California utilities commission to allow customers to opt-out of smart meters

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Foes of PG&E's new Smart Meters want a halt to their installation. Creative Commons photo by Flickr user miheco .

After repeated pressure from groups protesting the rollout of smart meters in Northern California, the California Public Utilities Commission announced Thursday that it will allow PG&E customers to opt-out of the devices on their homes.

California PUC President Michael Peevey said he had spoken with the president of PG&E to allow customers who are averse to Smart Meters to have their electrical use recorded without the use of wireless technology.

“We’re directing PG&E to prepare a proposal to allow opt-out of the devices at a reasonable customer cost,” said Peevey at a CPUC meeting in San Francisco stacked heavily with an anti-Smart Meter crowd.

Peevey did not say how much customers would be charged to opt-out or how the money collected would be used. He said PG&E is expected to submit a proposal in two weeks, although it would take the commission time to develop an opt-out process.

The anti-Smart Meter crowd was largely unimpressed with the announcement.  Although they had been calling for an opt-out option, some insisted that nothing short of a moratorium would be safe to the public.

“It’s a concession,” said Sandi Maurer, founder of the Sebastapol-based EMF Safety Network. “He’s tired of everyone showing up at these meetings.”

During more than an hour of public comments, the crowd berated the CPUC for failing to address what they said were serious public health issues related to smart meter use. PG&E has been replacing the older electrical meters throughout Northern California with wireless ones, which do not require door-to-door meter reading but instead pulse out meter use with a wireless signal. The company argues the devices will eventually lead to a more efficient use of electricity across the grid.

PG&E has recently started installing Smart Meters in San Francisco in the Richmond and Marina districts.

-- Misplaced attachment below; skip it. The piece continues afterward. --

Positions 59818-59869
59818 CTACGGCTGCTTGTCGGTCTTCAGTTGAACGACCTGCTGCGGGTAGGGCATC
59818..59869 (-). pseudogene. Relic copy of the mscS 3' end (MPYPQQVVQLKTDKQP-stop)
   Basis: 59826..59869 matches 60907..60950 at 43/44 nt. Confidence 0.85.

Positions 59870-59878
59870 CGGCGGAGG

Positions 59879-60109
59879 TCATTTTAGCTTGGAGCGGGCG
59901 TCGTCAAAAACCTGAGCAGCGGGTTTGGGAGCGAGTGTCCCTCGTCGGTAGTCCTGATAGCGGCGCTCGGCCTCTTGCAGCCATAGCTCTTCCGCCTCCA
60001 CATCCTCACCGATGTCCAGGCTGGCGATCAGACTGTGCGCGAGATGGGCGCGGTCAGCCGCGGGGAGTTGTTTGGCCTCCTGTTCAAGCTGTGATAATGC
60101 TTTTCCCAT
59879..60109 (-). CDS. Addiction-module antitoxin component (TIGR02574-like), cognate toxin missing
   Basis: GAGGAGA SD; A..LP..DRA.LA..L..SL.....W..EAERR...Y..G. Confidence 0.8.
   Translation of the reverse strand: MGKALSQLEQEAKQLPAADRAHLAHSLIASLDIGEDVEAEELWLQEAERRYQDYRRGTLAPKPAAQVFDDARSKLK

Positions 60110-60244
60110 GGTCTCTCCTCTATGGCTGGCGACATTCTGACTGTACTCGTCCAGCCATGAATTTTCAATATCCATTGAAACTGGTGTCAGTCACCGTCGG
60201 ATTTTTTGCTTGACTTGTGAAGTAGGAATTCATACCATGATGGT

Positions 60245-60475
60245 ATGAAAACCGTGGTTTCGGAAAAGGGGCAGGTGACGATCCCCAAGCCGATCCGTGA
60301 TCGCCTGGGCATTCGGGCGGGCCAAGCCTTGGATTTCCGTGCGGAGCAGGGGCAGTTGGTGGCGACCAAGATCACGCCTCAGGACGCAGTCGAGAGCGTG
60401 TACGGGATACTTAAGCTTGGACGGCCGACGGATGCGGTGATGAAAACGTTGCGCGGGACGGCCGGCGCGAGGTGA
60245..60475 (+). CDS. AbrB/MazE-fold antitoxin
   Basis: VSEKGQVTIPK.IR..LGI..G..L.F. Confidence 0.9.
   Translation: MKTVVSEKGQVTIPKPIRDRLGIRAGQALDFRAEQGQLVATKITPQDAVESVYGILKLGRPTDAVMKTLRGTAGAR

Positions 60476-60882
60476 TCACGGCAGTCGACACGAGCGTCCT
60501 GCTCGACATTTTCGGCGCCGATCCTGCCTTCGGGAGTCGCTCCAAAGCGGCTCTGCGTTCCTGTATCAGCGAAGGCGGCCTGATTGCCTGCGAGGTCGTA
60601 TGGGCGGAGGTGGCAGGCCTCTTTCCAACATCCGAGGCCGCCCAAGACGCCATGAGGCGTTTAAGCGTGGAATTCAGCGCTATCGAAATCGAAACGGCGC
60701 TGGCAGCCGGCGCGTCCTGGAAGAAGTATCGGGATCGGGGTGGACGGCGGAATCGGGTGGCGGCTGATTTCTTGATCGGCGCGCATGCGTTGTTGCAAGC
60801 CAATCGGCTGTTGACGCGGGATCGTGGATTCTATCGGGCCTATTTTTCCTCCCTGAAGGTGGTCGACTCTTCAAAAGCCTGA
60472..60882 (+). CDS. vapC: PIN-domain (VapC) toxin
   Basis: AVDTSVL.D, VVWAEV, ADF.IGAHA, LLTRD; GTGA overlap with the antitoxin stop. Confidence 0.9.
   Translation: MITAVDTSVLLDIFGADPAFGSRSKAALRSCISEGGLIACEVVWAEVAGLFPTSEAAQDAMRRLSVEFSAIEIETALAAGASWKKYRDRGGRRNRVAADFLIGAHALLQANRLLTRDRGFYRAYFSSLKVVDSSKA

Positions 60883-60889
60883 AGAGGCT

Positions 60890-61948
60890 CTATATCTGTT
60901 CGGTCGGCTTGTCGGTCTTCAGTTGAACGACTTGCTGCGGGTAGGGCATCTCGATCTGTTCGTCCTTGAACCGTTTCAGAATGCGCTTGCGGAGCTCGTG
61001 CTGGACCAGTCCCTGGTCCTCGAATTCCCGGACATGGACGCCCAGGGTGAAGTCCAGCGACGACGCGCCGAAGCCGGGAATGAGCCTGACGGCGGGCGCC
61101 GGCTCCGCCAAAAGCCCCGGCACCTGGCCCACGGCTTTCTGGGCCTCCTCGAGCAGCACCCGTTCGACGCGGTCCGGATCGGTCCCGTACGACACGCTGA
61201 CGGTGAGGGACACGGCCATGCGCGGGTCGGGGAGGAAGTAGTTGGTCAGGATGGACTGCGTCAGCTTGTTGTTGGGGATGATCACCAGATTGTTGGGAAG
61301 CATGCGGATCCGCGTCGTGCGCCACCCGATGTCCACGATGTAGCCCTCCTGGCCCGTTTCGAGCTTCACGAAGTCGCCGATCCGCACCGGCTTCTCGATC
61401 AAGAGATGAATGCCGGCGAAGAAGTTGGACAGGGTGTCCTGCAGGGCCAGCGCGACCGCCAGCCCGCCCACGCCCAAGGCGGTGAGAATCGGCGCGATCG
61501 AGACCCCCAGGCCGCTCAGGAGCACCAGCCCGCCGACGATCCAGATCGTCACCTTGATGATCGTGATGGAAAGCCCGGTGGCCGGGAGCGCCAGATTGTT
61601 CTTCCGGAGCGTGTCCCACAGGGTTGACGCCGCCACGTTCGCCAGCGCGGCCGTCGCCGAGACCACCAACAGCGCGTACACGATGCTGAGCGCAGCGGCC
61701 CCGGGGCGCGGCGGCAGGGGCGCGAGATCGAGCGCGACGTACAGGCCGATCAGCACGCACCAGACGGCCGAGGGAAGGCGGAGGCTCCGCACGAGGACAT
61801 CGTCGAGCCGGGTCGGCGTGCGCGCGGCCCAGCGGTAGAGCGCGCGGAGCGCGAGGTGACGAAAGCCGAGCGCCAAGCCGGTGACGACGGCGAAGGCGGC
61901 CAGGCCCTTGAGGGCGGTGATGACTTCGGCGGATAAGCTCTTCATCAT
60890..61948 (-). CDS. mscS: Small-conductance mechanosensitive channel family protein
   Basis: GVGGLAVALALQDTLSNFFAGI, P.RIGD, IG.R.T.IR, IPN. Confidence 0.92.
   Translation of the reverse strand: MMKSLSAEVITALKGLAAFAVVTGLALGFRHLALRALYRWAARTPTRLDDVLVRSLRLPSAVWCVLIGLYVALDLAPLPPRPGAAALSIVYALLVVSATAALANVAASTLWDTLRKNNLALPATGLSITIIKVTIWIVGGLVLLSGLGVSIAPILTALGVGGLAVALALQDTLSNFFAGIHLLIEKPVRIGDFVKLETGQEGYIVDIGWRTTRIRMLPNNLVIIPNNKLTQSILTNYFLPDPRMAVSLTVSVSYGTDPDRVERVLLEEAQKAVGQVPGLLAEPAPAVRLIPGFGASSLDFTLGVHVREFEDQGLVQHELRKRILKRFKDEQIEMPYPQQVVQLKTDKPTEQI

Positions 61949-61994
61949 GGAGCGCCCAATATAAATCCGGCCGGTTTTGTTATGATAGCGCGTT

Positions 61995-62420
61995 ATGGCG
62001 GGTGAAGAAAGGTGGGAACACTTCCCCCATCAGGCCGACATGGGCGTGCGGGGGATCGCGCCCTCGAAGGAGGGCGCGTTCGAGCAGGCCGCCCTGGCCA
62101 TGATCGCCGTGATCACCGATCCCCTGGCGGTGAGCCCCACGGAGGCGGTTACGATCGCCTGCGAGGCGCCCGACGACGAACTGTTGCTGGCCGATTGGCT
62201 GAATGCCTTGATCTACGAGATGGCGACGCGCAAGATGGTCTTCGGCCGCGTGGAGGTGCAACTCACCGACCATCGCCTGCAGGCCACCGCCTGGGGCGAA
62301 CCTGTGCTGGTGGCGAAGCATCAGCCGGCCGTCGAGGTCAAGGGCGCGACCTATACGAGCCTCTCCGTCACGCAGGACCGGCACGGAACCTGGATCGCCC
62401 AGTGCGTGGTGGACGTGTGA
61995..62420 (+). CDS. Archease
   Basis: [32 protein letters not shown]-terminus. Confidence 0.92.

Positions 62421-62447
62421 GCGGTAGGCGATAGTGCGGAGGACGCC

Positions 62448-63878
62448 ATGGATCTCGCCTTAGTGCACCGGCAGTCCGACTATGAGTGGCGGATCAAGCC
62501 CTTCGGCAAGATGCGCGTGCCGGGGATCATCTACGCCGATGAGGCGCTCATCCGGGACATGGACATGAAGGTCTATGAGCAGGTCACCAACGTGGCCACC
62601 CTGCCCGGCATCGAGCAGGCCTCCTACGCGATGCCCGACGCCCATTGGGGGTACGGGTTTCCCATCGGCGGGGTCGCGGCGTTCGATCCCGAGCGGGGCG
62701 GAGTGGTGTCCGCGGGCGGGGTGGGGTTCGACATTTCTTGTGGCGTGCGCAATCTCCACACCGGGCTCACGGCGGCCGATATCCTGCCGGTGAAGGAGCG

But from the very start, PG&E has encountered a public relations battle. Some 30 town across Northern California have put a moratorium on Smart Meter installation.

Distrustful residents claim the devices will allow the company to spy on their electrical use, while others have disputed their new electrical bills claiming they’re being overcharged. The potential health impacts of smart meters has been the largest rallying cry, as dozens of people claiming “electromagnetic sensitivity” are linking the use of Smart Meters, cell phones, microwave ovens, wifi, and even lighting to a wide range of health problems for everything from dizziness to cancer.

Scientific studies, on the other hand, have not conclusively linked Smart Meters or other consumer grade electronics to any health impacts.

Nevertheless, the crowd at Thursday’s hearing called Smart Meters a “weapon of attack,” a “biohazard,” and a “violation of 14th Amendment rights.” They called PG&E a “bully” for foisting them on people, and asked for Peevey to step down off the commission.

“You don’t want to be known as the commission who put death boxes in front of everyone’s homes,” said one man.

One person rustled the crowd by claiming a connection between the San Bruno natural gas pipeline explosion to the installation of Smart Meters in the neighborhood.

Some said the opt-out was insufficient to protect people from their neighbors, who might allow Smart Meters on the building next door, or in apartment buildings where dozens may be installed in short distance from one another. They also said it wasn’t fair to make people pay for an opt-out.

“It’s a step in the right direction but it doesn’t go far enough,” said Maurer. “We’re not going to stop until we’ve got safety.”

Commissioners took the onslaught in stride, although Commissioner Timothy Simon eventually piped in over remarks of his he said were distorted at a recent press conference.

“We are all concerned about the health, safety, and welfare of rate payers,” he said. “Anyone who thinks contrary, I’m glad to meet them personally.”

An angry crowd shouted that they would take him up on the offer.


This story originally appeared in Way Out West News, a Bay Area environmental news website.